Example: The example below iterates over the entire foundset using a for loop.

for(var i = 1; i <= foundset.getSize(); i++){
	// operate on the selected record

See also the JSFoundset's setSelectedIndex method.

Accessing a Record Object

While setting the selected index of the foundset is sometimes necessary, it also contains some overhead and therefore is not always the most efficient way to iterate over a foundset. However, one can iterate in a similar manner, access a record object without changing the selected index of a foundset by using the getRecord method of the foundset.

Example This example iterates over the foundset, but does not affect the selected index. The performance will be better than the previous example, and will not have any side effects in the UI if the foundset is bound to a form.

for(var i = 1; i <= foundset.getSize(); i++){
	var rec = foundset.getRecord(i);	// does not affect the selected index

See also the JSFoundset's getRecord method.

Accessing Data Provider Values As an Array

Sometimes the purpose of iterating over a foundset is to access all the values for a particular data provider. The most efficient way to do this is to obtain an array of values for the foundset's data provider using the getFoundSetDataProviderAsArray method of the databaseManager API.

Example This example shows how to access all the values in a foundset for a single data provider. Iterating over a simple array offers better performance over normal foundset iteration.

var ids = databaseManager.getFoundSetDataProviderAsArray(foundset,'order_id');
for(i in ids){
    var id = ids[i];

See also the JSFoundset's getFoundSetDataProviderAsArray method.

Related Foundsets

Foundsets are often constrained or filtered by a Relation. In this situation, the foundset is said to be a Related Foundset and its default SQL query will include in its WHERE clause, the parameters by which to constrain the foundset.

It is important to make the distinction that a relation and a foundset are not one in the same. Rather, a relation name is used to reference a specific foundset object within a given context. The context for a related foundset is always a specific record object. But for convenience, related foundsets may be referenced within a form's scripting scope and as a property of any foundset. However in these cases, the context is always implied to be the selected record in the context.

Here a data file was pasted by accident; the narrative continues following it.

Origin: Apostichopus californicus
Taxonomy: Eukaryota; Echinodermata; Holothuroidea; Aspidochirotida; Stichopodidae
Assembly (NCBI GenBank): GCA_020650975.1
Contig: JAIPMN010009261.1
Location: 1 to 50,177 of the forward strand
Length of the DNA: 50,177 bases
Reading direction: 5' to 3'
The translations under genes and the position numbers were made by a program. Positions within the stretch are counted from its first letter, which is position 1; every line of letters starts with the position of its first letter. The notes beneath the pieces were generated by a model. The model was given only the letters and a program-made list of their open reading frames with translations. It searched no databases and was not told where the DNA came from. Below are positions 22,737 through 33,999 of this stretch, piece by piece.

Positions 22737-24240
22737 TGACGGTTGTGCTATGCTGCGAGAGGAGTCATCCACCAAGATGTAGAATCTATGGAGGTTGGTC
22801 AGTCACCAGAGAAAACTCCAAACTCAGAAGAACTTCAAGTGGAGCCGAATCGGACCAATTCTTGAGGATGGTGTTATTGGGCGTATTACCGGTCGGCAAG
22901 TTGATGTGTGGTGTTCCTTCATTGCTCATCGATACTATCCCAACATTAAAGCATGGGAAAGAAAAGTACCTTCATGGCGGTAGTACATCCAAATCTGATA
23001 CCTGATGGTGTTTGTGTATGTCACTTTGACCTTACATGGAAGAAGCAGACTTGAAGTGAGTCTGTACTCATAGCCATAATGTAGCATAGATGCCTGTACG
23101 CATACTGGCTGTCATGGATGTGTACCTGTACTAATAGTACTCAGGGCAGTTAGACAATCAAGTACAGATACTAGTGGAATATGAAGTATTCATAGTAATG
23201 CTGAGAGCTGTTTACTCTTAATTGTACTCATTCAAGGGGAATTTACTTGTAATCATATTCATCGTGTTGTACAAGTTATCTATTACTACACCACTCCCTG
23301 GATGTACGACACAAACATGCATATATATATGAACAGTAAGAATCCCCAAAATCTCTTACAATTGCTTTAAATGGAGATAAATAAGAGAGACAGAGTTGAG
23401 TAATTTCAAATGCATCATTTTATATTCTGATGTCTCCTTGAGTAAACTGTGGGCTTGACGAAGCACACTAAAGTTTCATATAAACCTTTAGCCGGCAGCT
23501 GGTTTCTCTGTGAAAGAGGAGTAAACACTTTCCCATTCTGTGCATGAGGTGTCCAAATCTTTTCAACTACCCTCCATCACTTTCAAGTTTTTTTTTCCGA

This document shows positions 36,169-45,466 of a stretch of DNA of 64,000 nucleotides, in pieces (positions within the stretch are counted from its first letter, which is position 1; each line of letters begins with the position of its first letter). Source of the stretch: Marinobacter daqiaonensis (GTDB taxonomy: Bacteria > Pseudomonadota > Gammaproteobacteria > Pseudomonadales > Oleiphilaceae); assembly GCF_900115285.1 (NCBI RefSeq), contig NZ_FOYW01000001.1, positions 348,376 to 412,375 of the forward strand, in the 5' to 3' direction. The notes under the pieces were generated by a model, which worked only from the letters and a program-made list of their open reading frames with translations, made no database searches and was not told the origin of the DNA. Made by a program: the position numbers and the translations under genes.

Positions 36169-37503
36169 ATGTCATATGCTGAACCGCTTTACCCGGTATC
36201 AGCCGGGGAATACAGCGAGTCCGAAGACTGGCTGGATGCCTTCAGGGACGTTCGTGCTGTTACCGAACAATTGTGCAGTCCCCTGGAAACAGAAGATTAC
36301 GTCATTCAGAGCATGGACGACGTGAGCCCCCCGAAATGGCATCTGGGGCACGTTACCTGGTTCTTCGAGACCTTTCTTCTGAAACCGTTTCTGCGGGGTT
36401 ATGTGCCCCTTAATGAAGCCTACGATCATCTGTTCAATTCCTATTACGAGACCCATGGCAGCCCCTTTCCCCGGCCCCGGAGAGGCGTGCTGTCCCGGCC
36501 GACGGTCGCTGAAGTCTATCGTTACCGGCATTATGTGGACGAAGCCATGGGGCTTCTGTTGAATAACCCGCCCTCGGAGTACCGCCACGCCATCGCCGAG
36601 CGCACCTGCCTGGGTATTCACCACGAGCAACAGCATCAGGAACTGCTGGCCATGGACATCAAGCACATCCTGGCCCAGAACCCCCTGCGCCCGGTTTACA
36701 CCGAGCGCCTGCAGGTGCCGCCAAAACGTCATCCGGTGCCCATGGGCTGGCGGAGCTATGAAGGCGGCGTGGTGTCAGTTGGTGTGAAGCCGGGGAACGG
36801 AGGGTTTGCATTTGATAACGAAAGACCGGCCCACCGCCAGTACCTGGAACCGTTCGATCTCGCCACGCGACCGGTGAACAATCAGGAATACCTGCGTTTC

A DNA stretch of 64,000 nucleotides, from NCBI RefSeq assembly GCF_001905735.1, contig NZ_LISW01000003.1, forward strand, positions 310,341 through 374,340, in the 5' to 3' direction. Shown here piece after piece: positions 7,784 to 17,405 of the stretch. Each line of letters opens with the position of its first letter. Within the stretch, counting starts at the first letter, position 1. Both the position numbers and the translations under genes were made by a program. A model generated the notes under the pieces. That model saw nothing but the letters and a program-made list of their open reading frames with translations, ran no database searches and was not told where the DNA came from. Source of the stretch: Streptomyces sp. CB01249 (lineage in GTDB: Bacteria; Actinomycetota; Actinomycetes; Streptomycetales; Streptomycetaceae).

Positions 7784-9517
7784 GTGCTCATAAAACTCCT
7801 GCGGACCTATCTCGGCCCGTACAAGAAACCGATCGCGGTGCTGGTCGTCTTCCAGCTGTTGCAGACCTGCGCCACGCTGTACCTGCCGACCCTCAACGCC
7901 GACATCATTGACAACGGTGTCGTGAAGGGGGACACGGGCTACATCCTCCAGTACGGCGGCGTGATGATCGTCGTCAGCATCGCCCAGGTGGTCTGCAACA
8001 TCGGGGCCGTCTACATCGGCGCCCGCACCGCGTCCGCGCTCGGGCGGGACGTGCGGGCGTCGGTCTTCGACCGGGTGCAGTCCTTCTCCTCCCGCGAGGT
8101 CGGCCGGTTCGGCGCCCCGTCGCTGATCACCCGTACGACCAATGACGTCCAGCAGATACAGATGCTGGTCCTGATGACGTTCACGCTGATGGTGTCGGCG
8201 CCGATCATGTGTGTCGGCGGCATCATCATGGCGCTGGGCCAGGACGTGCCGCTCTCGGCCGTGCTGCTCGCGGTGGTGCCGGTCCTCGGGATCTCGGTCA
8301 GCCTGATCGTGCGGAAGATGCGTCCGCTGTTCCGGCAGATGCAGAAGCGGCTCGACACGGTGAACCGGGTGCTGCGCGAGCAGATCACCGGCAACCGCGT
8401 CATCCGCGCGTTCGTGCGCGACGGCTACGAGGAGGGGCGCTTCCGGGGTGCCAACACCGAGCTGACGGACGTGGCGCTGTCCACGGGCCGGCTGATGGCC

For example:

Take a predefined Relation, customers_to_orders, which models a one-to-many relationship between a customers table and an orders table. The following three lines of code, executed within the scripting scope of a form based on the customers table, all produce the same result.

// Returns the number of orders for the selected customer record in this form's foundset

// ...the same as:

// ...also the same as:

Related foundsets can be chained together using relation names. Again, the shorthand implies the context of the selected record for each foundset.


// Returns the number of order details for the selected order record of the selected customer:

// the same as:

shared foundsets(copy)

If relation is invalid relation name will return null in scripting. There is a helper method: databaseManager.hasRecords(JSRecord, relationName) to check if a related foundset is valid and has records.

Foundsets and Data Broadcasting

A foundset may be automatically updated when the client receives a Data Broadcast Event . If the data change affected the table to which the foundset is bound, the foundset will be refreshed to reflect the change.

Performing Batch Updates

Foundsets are typically updated on a record-by-record basis, either as the user operates on a foundset-bound GUI component, or through programmatic interactions. However, sometimes it is necessary to perform an update to an entire foundset. For performance reasons, it is not advised that this be done by programmatically iterating over the foundset's records. Rather, it is recommended that batch updates be performed using the JSFoundsetUpdater API.

The Foundset Updater API is ideal to use for the following situations:

Updating an Entire Foundset

This essentially has the effect of issuing a SQL UPDATE statement using the WHERE clause that constrains the foundset. This presents a significant performance advantage over updating records individually. In the example below, a related foundset is updated, meaning all orders belonging to the selected customer will be affected. Please note: This method will not trigger any associated Table Events or modification columns.

var fsUpdater = databaseManager.getFoundSetUpdater(customers_to_orders);

Updating a Partial Foundset with Different Values for Each Record

The Foundset Updater API can also be used to update part of a foundset. Moreover, unlike the above example, this approach allows for different values for each record. In the example below, the first 4 records (starting from the selected index) are updated by specifying an array of values for each column that is affected.

//	update first four records
var fsUpdater = databaseManager.getFoundSetUpdater(foundset);
fsUpdater.setColumn('my_flag',new [1,0,1,0]);

When using this approach, it matters what the selected index of the foundset is. The update will start with this record.